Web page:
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The automotive  industry has  made significant  progress in  the development  of
advanced  technologies intended to  prevent crashes and  their consequences.
Advanced vehicle-based technologies that include sensing, computing, and
communications  may  have  the  ability  to  help  drivers  avoid  imminent
positioning, crashes or events that  often lead to crashes  and to  reduce
the  severity  of  crashes that do  occur.  For example,  some of  these
technologies  address  goals  such as  preventing  forward  collisions,
lane departures, and head-on collisions.

A major emphasis of the NHTSA Crash Avoidance Research program
is to  understand  the  effectiveness  of  advanced  technology  safety
systems in  reducing crashes.  NHTSA  seeks to answer the following
questions:
  1. What  emerging or foreseeable  advanced  technology  applications
    may  help  drivers  avoid  a  crash,  or  may  reduce  crash  severity  and
    prevent injuries when one occurs?
  2. How effective will the selected  technologies  be  in  preventing  crashes  and
    reducing their severity and protecting vehicle occupants?
  3. Can performance specifications be defined based on the crash situations in which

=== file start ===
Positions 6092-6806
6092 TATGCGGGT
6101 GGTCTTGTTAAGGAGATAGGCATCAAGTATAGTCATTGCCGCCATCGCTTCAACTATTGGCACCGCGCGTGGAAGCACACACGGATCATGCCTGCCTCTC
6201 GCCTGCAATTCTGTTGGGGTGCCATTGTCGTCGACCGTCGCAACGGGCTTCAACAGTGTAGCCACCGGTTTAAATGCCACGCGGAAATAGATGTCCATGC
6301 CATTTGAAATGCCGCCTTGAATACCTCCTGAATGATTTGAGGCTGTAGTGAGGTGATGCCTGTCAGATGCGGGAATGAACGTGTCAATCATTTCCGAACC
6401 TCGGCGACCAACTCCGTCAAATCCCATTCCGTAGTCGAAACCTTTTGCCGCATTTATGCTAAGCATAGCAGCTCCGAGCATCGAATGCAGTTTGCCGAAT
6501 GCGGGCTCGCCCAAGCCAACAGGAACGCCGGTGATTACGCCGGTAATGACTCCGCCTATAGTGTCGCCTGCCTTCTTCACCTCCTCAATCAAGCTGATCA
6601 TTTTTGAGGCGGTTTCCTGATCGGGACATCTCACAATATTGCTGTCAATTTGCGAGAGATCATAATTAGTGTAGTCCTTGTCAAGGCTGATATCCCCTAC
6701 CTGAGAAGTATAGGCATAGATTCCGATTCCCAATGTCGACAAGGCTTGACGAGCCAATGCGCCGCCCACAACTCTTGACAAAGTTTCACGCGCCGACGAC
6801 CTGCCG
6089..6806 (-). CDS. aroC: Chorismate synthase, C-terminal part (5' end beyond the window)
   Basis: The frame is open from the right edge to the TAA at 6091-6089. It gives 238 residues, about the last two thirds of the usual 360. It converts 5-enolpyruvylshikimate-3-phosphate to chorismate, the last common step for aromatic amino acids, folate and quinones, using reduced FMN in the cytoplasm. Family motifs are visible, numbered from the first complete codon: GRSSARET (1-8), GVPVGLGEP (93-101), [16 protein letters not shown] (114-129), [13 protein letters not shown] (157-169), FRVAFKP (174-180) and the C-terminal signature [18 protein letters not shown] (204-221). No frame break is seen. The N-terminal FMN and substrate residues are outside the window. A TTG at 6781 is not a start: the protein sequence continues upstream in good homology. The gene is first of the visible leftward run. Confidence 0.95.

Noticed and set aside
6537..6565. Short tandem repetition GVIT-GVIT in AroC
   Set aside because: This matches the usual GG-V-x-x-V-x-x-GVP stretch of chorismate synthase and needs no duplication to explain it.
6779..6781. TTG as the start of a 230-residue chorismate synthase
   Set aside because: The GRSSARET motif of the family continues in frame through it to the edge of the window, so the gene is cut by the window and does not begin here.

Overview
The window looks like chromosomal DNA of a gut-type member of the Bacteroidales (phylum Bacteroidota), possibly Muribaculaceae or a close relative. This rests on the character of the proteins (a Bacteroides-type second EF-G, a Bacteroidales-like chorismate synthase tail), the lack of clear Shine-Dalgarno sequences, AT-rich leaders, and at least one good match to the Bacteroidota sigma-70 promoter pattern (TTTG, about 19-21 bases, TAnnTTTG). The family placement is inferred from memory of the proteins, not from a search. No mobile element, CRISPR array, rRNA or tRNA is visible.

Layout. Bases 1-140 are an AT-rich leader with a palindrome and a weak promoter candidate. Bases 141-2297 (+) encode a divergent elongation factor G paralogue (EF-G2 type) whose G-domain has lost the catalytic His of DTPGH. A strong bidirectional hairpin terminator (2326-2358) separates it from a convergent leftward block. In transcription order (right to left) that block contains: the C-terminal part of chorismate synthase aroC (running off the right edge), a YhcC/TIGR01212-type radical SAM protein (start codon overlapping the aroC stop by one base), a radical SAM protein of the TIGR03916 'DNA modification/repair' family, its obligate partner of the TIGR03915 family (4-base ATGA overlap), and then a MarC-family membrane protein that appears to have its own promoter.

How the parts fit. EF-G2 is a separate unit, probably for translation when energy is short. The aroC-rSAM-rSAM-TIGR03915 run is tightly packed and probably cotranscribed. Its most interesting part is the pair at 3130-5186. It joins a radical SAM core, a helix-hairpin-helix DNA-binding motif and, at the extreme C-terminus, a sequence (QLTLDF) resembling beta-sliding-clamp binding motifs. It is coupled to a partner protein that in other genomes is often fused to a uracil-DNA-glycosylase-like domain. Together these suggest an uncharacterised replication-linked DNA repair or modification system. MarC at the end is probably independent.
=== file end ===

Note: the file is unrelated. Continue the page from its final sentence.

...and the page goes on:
these technologies work?
  4. Can test procedures be developed that objectively measure conformance with the performance specification?
Vehicle-Based Safety Systems
For the past 15 years NHTSA has been engaged in research related to on-board crash warning systems that detect potential crash situations and warn the driver to take appropriate action. Such systems include forward collision warning (FCW); lane departure warning (LDW); and blind spot monitoring (BSM). Past research has included evaluations of prototype systems in both controlled settings (test track and simulators), and through field testing. For example, in 2010 NHTSA concluded an Integrated Vehicle Based Safety Systems (IVBSS) study that included all of these warning technologies (FCW, LDW and BSM). The results of the study, which included 16 vehicles and 108 drivers, showed such technologies offer significant promise for enhancing vehicle safety.

U.S. Department of Transportation National Highway Traffic Safety Administration
1200 New Jersey Avenue, SE
Washington, DC 20590
1-888-327-4236
1-800-424-9153 (TTY)